Either the Internet is changing, or my wife is turning into a total nerd … and what exactly does this mean to the newspaper industry?

When I first started my corporate job at Morris Digital Works back in 1998, my wife (the lovely and irreverent Betsy Curley) bought her first computer — one of the old Mac clamshell laptops.

Though she had used computers in her professional and academic life, this was her first personal computer.

I now watch how she uses her computer all the time because I love to see how “regular people” use the web. You don’t even want to know how many ideas have come to me after watching my family members use their computers — enough that we should probably be able to claim ’em on our taxes.

Betsy uses the web like a lot of people do: online banking and booking travel are perfectly suited for the Internet, and she’s an ace at those things. She also loves eBay (both as a buyer and a seller), as well as Amazon. And you don’t want to know how much we spend through her shopping at DisneyShopping.com.

Those, at least to me, seem like fairly regular things for someone who is at least moderately Internet-savvy.

But there are a bunch of other sites that Betsy now uses that have me thinking that either the Internet is getting more practical to use, or my wife is turning into a total dork just like me.

Or maybe it’s some mixture of both.

I’m not making this up: Betsy ordered the propane for our grill from PropaneTaxi.com.

And she loved it. She said they were quick, nice and helpful.

Betsy now buys nearly all of our groceries from Safeway.com.

She keeps a running list of the things we need directly on the Safeway site, and then submits the order when it’s time. The delivery charges are nominal, even non-existent with the coupons and deals they have. And we almost always get something else for free with each order, like movie tickets.

They then show up at the requested time, and are always courteous. (I should know because I’ve probably accepted three or four delivery orders.) And the delivery folks cannot accept tips regardless of how hard you try.

It really feels like Safeway has put a lot of thought into this process and made the entire experience nice (even the delivery vehicles are kind of cool), which is why we now use Safeway.com as our primary way of buying groceries.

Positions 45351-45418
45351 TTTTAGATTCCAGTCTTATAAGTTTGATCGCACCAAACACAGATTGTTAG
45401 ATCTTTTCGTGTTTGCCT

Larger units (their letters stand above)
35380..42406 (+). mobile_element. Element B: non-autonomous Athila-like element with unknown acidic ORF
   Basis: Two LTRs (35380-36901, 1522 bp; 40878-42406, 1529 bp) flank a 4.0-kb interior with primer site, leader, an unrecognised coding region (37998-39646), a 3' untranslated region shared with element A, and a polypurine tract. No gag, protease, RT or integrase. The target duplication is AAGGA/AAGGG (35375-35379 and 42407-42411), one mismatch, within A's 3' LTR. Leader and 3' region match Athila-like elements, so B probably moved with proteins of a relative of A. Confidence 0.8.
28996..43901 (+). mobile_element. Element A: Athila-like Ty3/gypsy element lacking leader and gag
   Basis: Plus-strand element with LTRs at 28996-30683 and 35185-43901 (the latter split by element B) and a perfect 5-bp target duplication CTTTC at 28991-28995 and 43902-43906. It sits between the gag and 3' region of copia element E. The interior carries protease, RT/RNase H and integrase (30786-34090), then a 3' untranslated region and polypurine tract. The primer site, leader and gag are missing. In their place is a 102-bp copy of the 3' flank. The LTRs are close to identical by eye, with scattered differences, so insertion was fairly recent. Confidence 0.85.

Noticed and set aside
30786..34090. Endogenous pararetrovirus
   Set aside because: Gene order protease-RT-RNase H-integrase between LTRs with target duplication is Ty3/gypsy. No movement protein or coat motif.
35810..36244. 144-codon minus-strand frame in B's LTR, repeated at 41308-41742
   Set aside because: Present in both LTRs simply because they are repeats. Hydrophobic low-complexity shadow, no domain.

I’ve always kind of enjoyed grocery shopping — that simple act of wandering each aisle is kind of fun to me, but why do I get the feeling that sounds eerily similar to the “I just like to hold the newspaper” that you hear from some folks?

Betsy’s online experiences don’t stop there. Our family now even orders its delivery pizza from pizzahut.com. And just like the other examples I’ve given, that experience has been positive enough that now that’s the primary way we order pizza.

But Betsy’s biggest online discovery is something called “Ding!” from Southwest Airlines. In a lot of ways, it basically behaves like a widget, but it’s not a widget.

(In my opinion, if Southwest Airlines were smart about this little app, they’d make it a true widget ASAP because I can’t imagine how powerful it would be to be on people’s customized iGoogle or MyYahoo page every time they logged on. And why do I get the feeling that Internet advertising is going to start feeling a lot like Ding! does?)

Anyway, Ding! basically is a little program that runs on your desktop. When you register it, you’re asked what airports you primarily fly out of. Then every so often, the app makes a little “ding” sound similar to the sound of the “ding” when you hand your ticket at the gate of a Southwest flight.

Around our home, that “ding” sound produces Pavlovian responses. Both Betsy and I dive to our computers to see what the “Ding!” deals are. They’re often good. But sometimes they are mind-blowingly good. We’ve seen $29 one-way flights to Orlando (hey, we’re Disney dorks) and $50 flights to Los Angeles, from both Washington Dulles and from Baltimore.

Those are crazy prices that have us “impulse flying” to places on weekend trips for rates that are cheaper than riding the bus — and certainly cheaper than buying the gas for those trips.

I’m not sure that I had a point in posting all of this, but if I did have a point, I guess it’s this: When people use the Internet and have a good experience, they keep coming back. It seems like a pretty simple premise, but it must not be.

The Internet can fundamentally change how we do the most ordinary things — whether it’s making sure your bills are paid or buying milk. Even buying propane.

Or getting your news.

There were some great ideas that came out during the Good Ole Days of the Dot.Com Boom of the late 90s, but some of those ideas were ahead of their time, both in the public being ready to accept them and probably in the amount of folks actually using the Web at that time.

That’s clearly not the case anymore, and we can choose to accept that or choose to bury our heads in the sand.

It drives me nuts when businesses act like they’re doing their audience/customers a favor when they half-heartedly jump into the Internet.

Then there are businesses (even more traditional, old-line businesses) who actually try to use the Internet the way the Internet really works … not the way they wish the Internet worked.

The sites that Betsy now uses all of the time are great examples of companies who are doing it right.

Every time I watch her use the Internet in some new and interesting way, I’m reminded as to why all of us better be trying a little harder to make sure the folks who visit our local news sites are having a good experience.

And that we better be building sites that work the way the Internet really works.

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Dad. Journalist. Nerd. Music lover. Baseball fan. Puckhead.